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From bugzi...@apache.org
Subject DO NOT REPLY [Bug 40644] - mod_authnz_ldap or mod_ldap does not reuse ldap connexions
Date Thu, 05 Oct 2006 21:44:36 GMT
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http://issues.apache.org/bugzilla/show_bug.cgi?id=40644





------- Additional Comments From bnicholes@apache.org  2006-10-05 14:44 -------
(In reply to comment #9)
> If I replace the trylock by a lock , the connection count stop to increase.

The reason why it stops increasing is because you have effectly eliminated the 
connection pool.  By replacing the trylock with a lock, all threads will block 
waiting for their turn to use the single ldap connection.  No new connections 
will ever be created.  So rather than increasing performance by allowing 
multiple connections in a multi-threaded environment.  You would serialize 
everthing on a single connection.
  
> Any better solution?

I am still not seeing a reuse problem in my testing so I am unable to 
formulate a better solution to a problem that I am unable to identify.  In my 
testing I am seeing the connections being reused as they should.  The idea 
here is to satisfy a performance issue.  Creating and destroying LDAP 
connections is a lot of overhead.  A connection pool is a way to eliminate the 
overhead.  If the ldap traffic requires 2 connection to addequately perform 
the necessary operations, then the pool will contain 2 connections.  If it 
requires 200 connections, then the pool size will increase to 200.  

> Is it possible to cache the binddn and bindpw information?

There isn't any need to cache the binddn and bindpw.  The same dn and password 
are used for all of the connections created for the associated AuthLDAPURL.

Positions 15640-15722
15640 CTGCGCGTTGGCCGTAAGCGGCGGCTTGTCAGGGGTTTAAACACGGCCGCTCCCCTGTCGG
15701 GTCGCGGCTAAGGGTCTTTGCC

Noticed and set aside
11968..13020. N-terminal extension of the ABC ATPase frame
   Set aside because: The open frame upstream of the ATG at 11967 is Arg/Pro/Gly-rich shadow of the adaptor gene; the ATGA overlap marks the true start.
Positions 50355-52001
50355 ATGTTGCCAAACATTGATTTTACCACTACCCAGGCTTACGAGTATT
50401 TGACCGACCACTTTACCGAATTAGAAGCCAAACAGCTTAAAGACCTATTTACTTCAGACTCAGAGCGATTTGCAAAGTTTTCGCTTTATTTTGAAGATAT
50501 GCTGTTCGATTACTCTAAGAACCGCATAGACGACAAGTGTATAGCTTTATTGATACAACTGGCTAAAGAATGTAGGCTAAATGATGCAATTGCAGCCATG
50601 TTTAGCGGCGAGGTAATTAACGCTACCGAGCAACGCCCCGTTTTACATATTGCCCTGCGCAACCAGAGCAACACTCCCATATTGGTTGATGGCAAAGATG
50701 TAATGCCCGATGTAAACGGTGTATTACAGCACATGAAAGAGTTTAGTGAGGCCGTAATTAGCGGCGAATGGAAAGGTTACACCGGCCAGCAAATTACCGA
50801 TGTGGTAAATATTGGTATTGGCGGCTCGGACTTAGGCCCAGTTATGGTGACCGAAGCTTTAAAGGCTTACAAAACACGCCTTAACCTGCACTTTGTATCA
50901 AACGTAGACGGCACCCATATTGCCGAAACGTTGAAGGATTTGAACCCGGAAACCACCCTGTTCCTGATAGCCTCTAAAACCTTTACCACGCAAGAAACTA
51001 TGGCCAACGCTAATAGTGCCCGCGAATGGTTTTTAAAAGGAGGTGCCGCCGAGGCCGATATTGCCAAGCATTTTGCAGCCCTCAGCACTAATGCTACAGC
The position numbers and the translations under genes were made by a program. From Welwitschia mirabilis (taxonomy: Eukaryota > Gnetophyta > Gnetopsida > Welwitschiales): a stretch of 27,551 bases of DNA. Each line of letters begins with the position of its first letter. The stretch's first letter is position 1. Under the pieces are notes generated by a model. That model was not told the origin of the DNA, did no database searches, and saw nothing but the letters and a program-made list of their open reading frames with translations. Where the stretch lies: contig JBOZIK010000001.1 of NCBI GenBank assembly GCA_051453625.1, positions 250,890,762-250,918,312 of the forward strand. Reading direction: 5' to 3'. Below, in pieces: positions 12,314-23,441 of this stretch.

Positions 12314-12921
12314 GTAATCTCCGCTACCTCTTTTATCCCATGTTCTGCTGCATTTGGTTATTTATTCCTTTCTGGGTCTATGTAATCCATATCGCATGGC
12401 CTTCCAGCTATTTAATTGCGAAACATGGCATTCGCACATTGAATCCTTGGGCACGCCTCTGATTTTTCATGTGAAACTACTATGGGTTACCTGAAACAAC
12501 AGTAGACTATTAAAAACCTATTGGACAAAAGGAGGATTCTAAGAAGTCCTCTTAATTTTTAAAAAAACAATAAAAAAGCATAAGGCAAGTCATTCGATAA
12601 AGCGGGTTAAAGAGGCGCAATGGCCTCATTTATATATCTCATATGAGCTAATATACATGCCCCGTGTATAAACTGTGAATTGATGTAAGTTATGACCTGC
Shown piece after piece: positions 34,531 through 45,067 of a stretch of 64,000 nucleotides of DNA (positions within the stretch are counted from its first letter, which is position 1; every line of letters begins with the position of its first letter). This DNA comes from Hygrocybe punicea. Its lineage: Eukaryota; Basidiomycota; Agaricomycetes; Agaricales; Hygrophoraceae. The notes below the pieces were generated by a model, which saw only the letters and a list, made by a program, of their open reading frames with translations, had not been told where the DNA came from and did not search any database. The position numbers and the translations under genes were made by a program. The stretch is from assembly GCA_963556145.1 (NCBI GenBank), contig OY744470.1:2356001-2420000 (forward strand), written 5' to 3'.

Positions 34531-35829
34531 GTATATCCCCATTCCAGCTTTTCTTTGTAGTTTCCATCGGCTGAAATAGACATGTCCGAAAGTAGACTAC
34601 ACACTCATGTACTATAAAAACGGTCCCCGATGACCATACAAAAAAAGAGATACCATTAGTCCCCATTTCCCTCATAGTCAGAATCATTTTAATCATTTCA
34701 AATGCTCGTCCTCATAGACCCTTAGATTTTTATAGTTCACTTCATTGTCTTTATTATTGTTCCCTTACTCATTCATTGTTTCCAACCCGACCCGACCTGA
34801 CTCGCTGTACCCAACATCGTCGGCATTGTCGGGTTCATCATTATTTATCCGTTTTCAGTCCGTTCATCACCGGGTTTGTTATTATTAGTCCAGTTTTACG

This is the binddn and bindpw that was specified through the AuthLDAPBindDN 
and AuthLDAPBindPassword directives.  If you are referring to the user names 
and passwords that are passed in by the user for authentication, those are 
already cached in an entirely different area of the code.  But that is a 
completely different issue that has nothing to do with the ldap connection 
pool.

> When does the ldap connection pool cleanup occur?

Depends on what you are talking about.  Bad connections or broken connections 
are taken care of all of the time.  If a bad connection is detected, it is 
deleted and re-established, but the size of the pool remains the same.  
Shrinking the size of the connection pool is never done.  The only time that 
the connection pool is cleaned up is at shutdown time.  Many LDAP servers will 
have a connection timeout set.  For example openldap has the idletimeout 
directive which will unbind an idle connection after a specified period of 
time.  In this case, mod_ldap would detect that the connection has been 
forcibly closed and re-establish the connection the next time it is needed. 



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